D. Kraniotis, T. Aurlien, T.K. Thiis
Bibliographic info:
Proceedings of the 34th AIVC - 3rd TightVent - 2nd Cool Roofs' - 1st venticool Conference , 25-26 September, Athens 2013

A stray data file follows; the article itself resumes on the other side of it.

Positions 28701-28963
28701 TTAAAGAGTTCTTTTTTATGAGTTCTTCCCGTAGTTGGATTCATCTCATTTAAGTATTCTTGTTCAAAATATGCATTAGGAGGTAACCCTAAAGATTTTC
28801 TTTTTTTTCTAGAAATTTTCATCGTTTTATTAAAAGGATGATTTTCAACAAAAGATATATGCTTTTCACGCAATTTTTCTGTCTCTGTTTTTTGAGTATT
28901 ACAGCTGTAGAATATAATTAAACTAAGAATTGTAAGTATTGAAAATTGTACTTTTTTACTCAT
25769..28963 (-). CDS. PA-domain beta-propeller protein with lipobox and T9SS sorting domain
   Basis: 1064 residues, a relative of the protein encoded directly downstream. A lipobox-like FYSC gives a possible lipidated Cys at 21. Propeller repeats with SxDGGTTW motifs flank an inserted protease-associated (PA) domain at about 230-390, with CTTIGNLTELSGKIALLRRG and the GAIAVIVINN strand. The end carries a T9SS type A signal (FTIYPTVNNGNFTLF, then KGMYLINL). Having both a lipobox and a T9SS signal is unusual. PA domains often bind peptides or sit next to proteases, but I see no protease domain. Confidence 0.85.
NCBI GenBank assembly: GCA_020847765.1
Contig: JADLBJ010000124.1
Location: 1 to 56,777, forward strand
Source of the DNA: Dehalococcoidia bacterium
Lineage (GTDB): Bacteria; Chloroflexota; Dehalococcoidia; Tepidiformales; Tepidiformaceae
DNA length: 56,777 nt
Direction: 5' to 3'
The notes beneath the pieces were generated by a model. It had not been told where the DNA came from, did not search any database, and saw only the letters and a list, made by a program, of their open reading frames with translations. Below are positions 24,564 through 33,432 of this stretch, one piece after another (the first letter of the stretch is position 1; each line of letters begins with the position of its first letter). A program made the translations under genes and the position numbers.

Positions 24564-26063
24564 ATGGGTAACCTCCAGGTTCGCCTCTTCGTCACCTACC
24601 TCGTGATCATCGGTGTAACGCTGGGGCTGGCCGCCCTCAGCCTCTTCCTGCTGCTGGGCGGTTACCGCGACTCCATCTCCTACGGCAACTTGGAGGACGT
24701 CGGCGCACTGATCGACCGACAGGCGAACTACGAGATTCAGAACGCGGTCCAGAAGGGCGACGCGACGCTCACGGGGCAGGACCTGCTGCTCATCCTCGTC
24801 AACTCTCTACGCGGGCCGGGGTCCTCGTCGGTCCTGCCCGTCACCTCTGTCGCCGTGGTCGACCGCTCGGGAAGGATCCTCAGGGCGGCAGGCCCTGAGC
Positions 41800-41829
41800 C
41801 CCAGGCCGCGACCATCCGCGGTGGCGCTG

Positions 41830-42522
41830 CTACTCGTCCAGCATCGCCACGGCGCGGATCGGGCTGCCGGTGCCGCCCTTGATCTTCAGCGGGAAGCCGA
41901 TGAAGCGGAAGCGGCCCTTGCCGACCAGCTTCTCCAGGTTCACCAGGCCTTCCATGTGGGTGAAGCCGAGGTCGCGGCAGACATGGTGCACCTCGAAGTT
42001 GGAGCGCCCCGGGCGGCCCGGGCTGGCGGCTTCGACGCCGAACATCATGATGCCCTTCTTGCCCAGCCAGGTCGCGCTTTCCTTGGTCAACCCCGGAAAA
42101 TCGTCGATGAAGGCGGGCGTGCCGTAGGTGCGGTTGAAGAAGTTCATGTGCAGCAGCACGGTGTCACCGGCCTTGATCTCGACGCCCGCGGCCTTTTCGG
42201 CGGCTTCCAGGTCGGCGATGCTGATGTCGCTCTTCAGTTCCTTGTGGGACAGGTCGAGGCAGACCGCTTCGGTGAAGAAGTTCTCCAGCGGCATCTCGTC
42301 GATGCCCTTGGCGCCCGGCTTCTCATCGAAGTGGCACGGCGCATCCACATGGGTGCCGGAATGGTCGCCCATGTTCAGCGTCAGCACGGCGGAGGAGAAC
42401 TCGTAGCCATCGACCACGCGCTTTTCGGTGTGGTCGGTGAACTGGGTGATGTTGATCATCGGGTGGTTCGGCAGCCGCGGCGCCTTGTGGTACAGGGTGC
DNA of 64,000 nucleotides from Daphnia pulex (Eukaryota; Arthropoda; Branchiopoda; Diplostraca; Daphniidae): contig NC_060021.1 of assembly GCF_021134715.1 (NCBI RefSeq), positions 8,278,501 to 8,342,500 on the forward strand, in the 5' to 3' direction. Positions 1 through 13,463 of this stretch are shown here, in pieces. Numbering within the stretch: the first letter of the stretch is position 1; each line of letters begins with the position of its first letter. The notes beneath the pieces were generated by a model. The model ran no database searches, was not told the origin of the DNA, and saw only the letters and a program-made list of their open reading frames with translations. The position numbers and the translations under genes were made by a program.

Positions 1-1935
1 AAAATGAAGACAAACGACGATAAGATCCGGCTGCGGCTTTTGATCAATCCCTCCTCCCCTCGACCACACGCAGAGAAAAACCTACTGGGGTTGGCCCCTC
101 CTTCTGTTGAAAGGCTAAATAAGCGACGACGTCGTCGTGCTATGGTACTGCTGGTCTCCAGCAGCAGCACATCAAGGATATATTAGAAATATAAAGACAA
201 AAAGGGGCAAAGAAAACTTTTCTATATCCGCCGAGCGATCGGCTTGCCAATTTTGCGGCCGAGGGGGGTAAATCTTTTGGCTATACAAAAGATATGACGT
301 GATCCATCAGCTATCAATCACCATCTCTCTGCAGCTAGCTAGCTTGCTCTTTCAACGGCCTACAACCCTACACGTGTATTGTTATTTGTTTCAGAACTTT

Carbon dioxide has been already recognized as a potential tracer gas towards estimation of the mean air exchange rates (ACH) of a room or building. The wind direction and mean wind velocity have been also clarified as critical factors that affect the air infiltration. In this study, the indoor CO2 concentration is detected and logged at three specific points in an office room for seven selected measurement-periods. The decay method is used to estimate the leakage rates. In parallel, an ultrasonic anemometer is used outdoors for monitoring wind characteristics, as the direction angle and the instantaneous velocity components, while the turbulence intensity is calculated. The results of ACH vary from 0,32h-1 to 0,75h-1 from measurement to measurement and thus an investigation is carried out from the perspective of unsteady windy conditions. A spectral analysis of the wind measurements is applied and the corresponding power spectra Svv(f) are correlated to the mean ACH of the room, giving a better understanding of wind-driven infiltration and depicting the role of the wind fluctuations frequency. In addition, a hypothesis of using the spatial distribution of CO2 concentration indoors as airflow pattern tracer is presented respect to the location of the leakages and the local [CO2] fluctuations are discussed as an indicator of leakage detection.